2. Global claims for compensation (direct loss and/or expense, damages), which, in practice, are often presented when delays have not been established in detail and the claimant cannot extract extra costs and link them directly to a period of delay.

For more information on prolongation claims, also known as “delay claims”, which are defined as a monetary claim which follows from a delay to project completion, see Prolongation Claims in International Arbitration.

Global Claims and the Jurisprudence of Courts and Tribunals

The justification for global claims in international arbitration originates from two important English cases. In J. Crosby & Sons Ltd. v Portland (1967), the court stated: “The delay and disorganisation which ultimately resulted was cumulative and attributable to the combined effect of all these matters. It is therefore impracticable, if not impossible, to assess the additional expense caused by delay and disorganisation due to any one of these matters in isolation from the other matters”.[3]

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The second case is London Borough of Merton v Stanley Hugh Leach (1985), in which the judge indicated that in cases where “the loss or expense attributable to each head of claim cannot in reality be separated”, a global claim might be justified. [4]

Following these two decisions, contractors all over the world started arguing that the events which occurred in their projects were so complicated that it was “impracticable” if not “impossible” to determine the precise losses/expenses caused by delay by one event in isolation from the other events.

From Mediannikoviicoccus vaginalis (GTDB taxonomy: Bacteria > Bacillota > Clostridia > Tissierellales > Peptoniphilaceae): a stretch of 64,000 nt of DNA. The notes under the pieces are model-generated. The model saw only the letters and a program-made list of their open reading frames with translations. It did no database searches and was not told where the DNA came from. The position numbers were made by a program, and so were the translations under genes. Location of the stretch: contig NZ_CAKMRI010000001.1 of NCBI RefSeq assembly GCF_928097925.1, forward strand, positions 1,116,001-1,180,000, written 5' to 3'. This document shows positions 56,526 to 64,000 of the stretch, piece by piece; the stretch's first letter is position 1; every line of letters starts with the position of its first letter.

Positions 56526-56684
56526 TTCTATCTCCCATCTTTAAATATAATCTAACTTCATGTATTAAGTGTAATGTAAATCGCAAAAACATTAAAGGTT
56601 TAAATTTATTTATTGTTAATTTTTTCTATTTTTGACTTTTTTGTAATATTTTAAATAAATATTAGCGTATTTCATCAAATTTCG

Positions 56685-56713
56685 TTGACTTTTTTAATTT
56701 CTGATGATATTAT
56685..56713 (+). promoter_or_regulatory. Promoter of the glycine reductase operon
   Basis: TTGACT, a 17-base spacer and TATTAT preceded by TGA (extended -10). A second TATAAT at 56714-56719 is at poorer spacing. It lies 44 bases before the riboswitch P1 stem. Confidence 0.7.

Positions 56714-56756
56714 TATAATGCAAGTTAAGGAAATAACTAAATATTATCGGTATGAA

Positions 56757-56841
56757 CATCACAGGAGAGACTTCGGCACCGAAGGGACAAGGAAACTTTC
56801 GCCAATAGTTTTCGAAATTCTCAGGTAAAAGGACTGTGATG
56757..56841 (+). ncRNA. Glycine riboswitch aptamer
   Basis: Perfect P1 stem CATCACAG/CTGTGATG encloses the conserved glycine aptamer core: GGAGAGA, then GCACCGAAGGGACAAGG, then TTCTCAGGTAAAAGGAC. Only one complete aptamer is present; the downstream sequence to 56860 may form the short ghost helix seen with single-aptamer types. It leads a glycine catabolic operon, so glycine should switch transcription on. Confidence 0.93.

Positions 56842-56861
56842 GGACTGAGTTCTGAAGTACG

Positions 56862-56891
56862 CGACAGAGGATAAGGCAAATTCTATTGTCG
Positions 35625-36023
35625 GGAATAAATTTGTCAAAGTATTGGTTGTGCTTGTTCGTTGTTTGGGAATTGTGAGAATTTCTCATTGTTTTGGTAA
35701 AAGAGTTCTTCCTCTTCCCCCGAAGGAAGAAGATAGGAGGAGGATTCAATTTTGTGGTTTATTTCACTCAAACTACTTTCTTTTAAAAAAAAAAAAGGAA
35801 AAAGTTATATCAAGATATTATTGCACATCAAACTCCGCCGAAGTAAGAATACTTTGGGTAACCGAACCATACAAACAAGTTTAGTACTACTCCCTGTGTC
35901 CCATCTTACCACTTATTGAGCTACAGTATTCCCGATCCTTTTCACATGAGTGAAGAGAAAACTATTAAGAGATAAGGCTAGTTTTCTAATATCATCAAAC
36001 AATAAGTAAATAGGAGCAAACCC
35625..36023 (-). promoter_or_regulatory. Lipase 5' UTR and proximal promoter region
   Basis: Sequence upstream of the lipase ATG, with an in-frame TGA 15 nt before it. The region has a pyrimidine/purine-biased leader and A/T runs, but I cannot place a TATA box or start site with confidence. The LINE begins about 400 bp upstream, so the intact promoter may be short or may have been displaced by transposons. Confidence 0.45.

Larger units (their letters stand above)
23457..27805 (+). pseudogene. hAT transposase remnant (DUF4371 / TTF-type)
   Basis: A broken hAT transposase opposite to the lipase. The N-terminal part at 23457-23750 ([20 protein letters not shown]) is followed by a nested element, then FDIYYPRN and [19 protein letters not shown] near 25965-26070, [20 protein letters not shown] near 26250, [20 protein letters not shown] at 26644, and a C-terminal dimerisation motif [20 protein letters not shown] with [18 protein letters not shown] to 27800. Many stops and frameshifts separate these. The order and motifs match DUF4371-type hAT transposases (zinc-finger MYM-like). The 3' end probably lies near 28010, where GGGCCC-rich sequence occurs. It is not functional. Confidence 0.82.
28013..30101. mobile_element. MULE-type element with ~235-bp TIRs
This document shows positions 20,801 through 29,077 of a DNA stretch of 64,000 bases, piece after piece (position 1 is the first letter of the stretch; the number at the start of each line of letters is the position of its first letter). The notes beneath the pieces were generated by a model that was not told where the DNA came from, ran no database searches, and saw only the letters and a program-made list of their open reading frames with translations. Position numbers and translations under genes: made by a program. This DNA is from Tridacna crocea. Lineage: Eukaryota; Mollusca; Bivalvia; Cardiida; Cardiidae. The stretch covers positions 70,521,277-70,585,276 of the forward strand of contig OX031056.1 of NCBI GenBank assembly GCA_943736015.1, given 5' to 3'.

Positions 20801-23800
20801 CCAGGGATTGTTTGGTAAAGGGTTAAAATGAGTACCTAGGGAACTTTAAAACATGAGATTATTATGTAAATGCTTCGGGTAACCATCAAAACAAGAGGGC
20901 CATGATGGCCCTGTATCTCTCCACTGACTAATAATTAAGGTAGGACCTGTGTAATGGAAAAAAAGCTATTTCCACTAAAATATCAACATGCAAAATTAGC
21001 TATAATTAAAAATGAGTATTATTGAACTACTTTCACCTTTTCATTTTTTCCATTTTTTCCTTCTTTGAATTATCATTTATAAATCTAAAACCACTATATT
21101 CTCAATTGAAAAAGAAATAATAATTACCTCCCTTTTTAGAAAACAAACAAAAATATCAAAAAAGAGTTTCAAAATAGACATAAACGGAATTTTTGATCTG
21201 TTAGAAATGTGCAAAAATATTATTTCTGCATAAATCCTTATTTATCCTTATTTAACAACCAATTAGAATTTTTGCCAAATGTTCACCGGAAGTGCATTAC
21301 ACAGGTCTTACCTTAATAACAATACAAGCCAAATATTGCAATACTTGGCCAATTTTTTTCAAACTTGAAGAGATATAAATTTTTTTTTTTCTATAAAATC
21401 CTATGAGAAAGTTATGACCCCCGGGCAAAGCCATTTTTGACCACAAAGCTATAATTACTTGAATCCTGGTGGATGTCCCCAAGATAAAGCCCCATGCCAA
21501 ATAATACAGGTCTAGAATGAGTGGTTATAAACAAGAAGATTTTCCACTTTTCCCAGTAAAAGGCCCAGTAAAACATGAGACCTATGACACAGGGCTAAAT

The position of courts and tribunals slightly changed during the 1990’s following the Hong Kong case Wharf Properties v Eric Cumine Associates (1991). In Wharf Properties v Eric Cumine Associates, the court took a more strict approach and the claim was rejected as the claimant failed to explain the link between the breaches and the amounts claimed. The Privy Council further emphasized that a plaintiff was obliged to “plead his case with such particularity as is sufficient to alert the opposite party to the case which is going to be made against him at the trial.”[5]

More than ten years later, in John Doyle Construction Ltd v Laing Management (Scotland) Ltd (2002), the court then reconfirmed that global claims were generally acceptable in circumstances in which it is possible to identify a causal link between a package of events for which the employer is responsible and a package of additional costs. In other words, the court indicated:[6]